A year after the Family Justice Courts (FJC) was created, its premises in Havelock Road can no longer house all its services because of its expanding work. Starting next week, its divorce-related mediation and counselling services will be situated on the fourth floor of the MND Complex in Maxwell Road.
The new office will also house its probate services, as well as the mental capacity and adoption registries. There will be two court rooms, three hearing chambers, nine mediation chambers and 14 counselling rooms in the FJC's second office.
The FJC, set up in October last year, integrates the Family Division of the High Court, the Family Courts and the Youth Courts through a single Registry. Chief Justice Sundaresh Menon announced the relocation at an event to mark the first anniversary of the FJC yesterday. He said: "Our mission at the FJC is unique because we deal with the extremely delicate matter of distressed family relationships. This is the core business of these courts, and our role will assume even greater importance in the years ahead."
HELPING FAMILIES IN DISTRESS
Our mission at the FJC (Family Justice Courts) is unique because we deal with the extremely delicate matter of distressed family relationships. This is the core business of these courts, and our role will assume even greater importance in the years ahead.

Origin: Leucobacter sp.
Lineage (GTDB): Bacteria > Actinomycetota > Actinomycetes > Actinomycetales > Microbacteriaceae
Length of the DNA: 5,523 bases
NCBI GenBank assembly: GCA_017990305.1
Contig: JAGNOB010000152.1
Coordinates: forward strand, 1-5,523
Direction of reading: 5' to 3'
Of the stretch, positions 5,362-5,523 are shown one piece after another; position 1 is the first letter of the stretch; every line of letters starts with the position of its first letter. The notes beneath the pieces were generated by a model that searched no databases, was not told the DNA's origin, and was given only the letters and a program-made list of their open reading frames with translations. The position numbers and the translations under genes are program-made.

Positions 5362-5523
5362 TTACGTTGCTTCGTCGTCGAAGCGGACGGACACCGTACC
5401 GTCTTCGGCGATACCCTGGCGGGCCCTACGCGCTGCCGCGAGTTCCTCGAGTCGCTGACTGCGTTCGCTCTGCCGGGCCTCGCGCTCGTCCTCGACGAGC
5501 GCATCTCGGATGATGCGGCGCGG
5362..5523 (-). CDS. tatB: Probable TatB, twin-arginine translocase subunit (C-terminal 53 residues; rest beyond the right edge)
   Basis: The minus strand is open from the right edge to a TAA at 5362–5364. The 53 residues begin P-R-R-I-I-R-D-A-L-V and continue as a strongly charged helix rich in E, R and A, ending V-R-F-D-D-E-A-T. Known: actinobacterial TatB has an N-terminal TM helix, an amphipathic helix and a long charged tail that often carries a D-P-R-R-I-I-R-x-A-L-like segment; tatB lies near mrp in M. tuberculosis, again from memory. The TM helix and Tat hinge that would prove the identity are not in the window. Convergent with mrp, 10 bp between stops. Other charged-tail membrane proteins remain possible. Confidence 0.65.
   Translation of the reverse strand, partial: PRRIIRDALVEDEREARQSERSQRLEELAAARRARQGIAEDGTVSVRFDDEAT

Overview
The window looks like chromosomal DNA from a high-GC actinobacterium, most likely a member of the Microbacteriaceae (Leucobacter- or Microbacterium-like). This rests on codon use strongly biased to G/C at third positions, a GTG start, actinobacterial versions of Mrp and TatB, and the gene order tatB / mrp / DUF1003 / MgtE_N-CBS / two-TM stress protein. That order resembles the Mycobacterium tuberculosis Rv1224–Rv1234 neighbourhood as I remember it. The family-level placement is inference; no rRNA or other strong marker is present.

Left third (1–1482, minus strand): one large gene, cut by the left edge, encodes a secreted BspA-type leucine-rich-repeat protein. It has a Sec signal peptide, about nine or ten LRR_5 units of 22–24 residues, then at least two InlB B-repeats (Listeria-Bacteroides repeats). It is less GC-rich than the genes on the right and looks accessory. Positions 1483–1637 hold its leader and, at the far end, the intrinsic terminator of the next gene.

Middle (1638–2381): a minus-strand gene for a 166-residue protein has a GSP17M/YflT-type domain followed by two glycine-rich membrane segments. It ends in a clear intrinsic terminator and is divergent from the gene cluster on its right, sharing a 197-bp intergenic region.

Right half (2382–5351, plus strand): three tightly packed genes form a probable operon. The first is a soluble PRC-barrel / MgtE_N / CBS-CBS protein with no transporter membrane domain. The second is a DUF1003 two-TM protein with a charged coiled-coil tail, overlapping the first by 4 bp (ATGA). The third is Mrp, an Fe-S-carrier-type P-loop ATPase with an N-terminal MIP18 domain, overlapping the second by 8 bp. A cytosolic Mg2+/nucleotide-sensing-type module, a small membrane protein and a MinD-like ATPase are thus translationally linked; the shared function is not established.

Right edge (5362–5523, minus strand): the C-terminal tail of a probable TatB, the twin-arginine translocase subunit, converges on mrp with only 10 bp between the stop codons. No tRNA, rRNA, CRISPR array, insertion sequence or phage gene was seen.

CHIEF JUSTICE SUNDARESH MENON
He noted that the annual ratio of marriage to divorce today is 4:1, compared to 13: 1 in 1980.
The weakening of family and community bonds has also had an adverse impact on children, he said, citing the number of youth as a proportion of all offenders. About 4,000 youth were arrested annually in the past few years, representing around 22 per cent of total crimes reported each year.
The Chief Justice highlighted three areas for improvement. First, more specialist family mediators will be trained early next year, to allow families to have a viable alternative method of dispute resolution.
The FJC accredited its first 24 specialist family mediators - comprising mainly of FJC district judges and senior lawyers - between November last year and January this year.
Second, the FJC will expand its pilot of the Child Inclusive Dispute Resolution model, which saw 75 per cent of 20 families - 40 parents and 35 children - reach an agreement on all children's issues.
The model incorporates an interview with children, to better understand their feelings and perspectives on their parents' disputes.
Finally, more court volunteers will be trained under the Court Friends scheme - in partnership with the Community Justice Centre and National University of Singapore law faculty's pro-bono office - to support the increasing number of self-litigants. The FJC has already trained 23 volunteers through the scheme, to not only provide information on court procedure and processes, but also give emotional and moral support to self-litigants.